Climate Museum: Life and Death of Our Home
2021년 6월 8일-8월 8일
The home for humans, and the home for all things and living beings. Our habitat and the earth's ecology share the same etymology of oikos. Climate Museum: Life and Death of Our Home is an exhibition on the crisis of our large and small homes.
Three kinds of homes, each a thematic section of Climate Museum, are on display. The first is the home for all things: the oikos, the earth’s ecology in the midst of irrevocable disruption. Tragic Oikos houses a series of videos and taxidermy for visitors to see animals starved from the loss of habitat, dying conifer forests spreading from Mt. Halla to Mt Baekdu, ocean deserts along the east coast of Korean peninsula, Antarctica glaciers melting into waterfalls, and the house of data, the fastest growing source of carbon emissions. The second is the human home, in particular the modern Korean houses caught in the constant cycle of building and wrecking. As 40% of the world’s carbon emissions originates from construction, Building-Wrecking focuses on the life cycle of the Korean apartment. The third home in Climate Museum is for bees, birds, and butterflies. Independently from the exhibition schedule and the visitors to the museum, the B-Plex on the museum’s roof terrace is installed from spring, when birds hatch their eggs and raise their young, to early autumn, when wild bees gather pollen and prepare for the winter. Though visits will be limited to protect the bees, birds, and butterflies, everyone will be able to view them through the CCTV and telescope in the museum courtyard. At the boundaries of the three homes – Tragic Oikos, Building-Wrecking, B-Plex – artists, activists, and scientists speak to an array of ecological and civilizational crisis: desertification and planting, melting ice caps and rising sea levels, plastics pollution and recycling, the exploitation of resources and the destructive logic of real estate.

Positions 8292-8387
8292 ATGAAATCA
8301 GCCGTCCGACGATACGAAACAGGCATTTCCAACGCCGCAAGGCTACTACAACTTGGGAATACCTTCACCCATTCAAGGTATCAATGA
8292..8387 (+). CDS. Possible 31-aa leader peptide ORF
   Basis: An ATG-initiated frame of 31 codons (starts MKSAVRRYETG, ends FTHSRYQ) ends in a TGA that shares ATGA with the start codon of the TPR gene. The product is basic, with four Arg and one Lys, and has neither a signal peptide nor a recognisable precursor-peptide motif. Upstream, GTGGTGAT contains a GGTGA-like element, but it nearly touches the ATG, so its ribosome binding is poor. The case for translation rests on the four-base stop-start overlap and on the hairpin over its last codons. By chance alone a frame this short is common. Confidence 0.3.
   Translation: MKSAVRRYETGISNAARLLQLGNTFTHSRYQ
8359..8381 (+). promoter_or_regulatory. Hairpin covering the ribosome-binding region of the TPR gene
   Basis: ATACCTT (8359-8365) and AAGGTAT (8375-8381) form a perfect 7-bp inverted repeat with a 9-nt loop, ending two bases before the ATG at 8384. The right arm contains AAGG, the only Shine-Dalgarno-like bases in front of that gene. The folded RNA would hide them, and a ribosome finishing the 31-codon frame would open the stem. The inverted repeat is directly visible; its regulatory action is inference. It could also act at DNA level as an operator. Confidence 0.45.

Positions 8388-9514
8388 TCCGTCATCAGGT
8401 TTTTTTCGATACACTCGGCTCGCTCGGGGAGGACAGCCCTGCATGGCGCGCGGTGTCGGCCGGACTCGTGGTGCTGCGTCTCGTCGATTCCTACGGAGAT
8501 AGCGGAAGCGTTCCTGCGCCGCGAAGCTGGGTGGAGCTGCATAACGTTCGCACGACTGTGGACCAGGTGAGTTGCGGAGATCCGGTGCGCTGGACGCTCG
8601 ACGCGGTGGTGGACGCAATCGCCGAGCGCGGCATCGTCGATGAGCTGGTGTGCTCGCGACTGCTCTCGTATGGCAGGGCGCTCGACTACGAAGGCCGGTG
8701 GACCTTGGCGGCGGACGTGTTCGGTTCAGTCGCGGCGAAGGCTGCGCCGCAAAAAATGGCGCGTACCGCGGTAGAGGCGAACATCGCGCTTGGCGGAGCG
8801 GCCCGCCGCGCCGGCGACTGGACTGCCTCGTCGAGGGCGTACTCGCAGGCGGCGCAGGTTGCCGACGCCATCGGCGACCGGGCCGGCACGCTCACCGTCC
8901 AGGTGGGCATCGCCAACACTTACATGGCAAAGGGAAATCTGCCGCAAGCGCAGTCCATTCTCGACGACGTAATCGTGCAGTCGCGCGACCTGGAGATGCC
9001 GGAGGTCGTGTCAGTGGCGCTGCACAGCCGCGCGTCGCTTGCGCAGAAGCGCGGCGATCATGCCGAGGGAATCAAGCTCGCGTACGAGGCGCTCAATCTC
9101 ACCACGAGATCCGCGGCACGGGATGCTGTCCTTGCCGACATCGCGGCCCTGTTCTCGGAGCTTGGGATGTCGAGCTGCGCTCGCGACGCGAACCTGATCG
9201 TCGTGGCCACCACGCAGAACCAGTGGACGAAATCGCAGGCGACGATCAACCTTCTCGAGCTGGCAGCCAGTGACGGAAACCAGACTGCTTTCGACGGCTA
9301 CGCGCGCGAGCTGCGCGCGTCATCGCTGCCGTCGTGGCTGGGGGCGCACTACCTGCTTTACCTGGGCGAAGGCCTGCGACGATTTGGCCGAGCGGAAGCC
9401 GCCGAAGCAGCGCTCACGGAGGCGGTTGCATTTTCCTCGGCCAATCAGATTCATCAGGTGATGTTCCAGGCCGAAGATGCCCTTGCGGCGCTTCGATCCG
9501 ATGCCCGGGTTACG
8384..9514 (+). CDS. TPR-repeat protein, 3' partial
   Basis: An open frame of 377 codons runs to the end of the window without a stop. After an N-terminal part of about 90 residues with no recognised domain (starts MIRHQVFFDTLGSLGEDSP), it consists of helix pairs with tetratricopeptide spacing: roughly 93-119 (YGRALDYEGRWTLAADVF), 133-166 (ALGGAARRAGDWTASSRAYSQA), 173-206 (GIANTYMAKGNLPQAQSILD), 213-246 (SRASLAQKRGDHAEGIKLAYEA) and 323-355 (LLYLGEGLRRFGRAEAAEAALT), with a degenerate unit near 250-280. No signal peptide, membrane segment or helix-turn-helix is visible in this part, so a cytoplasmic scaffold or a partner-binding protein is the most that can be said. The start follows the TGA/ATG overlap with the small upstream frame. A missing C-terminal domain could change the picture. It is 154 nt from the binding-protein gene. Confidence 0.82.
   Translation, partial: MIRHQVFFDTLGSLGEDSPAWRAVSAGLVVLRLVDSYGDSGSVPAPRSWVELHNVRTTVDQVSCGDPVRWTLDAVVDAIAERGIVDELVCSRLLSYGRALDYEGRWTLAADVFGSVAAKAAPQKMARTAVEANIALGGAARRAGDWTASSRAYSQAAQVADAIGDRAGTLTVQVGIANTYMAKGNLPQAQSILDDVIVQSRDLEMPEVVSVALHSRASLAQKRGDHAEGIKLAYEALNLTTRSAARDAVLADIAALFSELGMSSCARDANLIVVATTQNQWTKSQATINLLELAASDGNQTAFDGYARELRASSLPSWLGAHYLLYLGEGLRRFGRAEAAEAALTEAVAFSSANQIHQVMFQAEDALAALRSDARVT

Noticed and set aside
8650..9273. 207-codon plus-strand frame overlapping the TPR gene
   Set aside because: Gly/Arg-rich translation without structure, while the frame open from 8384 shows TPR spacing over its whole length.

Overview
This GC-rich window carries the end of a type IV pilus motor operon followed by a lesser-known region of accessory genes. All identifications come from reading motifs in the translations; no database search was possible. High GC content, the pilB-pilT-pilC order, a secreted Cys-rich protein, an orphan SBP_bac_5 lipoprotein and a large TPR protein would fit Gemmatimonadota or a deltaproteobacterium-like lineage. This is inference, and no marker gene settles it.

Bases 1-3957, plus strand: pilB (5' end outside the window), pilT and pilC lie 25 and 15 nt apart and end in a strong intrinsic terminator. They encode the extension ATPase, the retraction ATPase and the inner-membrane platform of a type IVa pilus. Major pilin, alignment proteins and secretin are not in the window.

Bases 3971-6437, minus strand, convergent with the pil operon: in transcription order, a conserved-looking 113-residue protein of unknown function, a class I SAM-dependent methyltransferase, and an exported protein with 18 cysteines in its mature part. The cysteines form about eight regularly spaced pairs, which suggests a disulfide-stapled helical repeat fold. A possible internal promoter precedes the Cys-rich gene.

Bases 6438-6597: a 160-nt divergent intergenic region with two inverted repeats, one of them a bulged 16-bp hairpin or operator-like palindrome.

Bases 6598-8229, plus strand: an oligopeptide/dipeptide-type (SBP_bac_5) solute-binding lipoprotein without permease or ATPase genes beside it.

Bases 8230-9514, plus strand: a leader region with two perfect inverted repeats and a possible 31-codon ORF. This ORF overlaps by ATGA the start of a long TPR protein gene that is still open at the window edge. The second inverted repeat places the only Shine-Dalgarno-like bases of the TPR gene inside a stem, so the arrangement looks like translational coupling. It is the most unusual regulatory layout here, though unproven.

The climate crisis grows ever more serious, showing no sign of relenting. In this situation, an exhibition on climate change is at once timely and uncomfortable. An exhibition inevitably creates consumption, and consumption creates stress on the planet. Climate Museum confronts this uncomfortable truth and looks at the climate crisis from the perspective of the home for art. Deploying re-used copy papers, energy efficient fonts and printing methods to minimize installation waste, the exhibition seeks any and all methods to reduce its own carbon footprint. As Covid-19 accelerates the transformation of all of our homes, Climate Museum asks whether an exhibition that does not place humans at the center is possible. The exhibition is at once conceived as online, offline, and outdoor displays, accessible even when physical entry to the museum is restricted.
Climate Museum: Life and Death of Our Home was curated on the foundation of the research developed through Climate Citizen 3.5, a public art project supported by the Arts Council Korea. Based on the idea that fundamental change can be achieved with the participation of 3.5% of the citizenry, Climate Museum is one moment in a continuous movement to change our consciousness, technology, institutions, and economic system.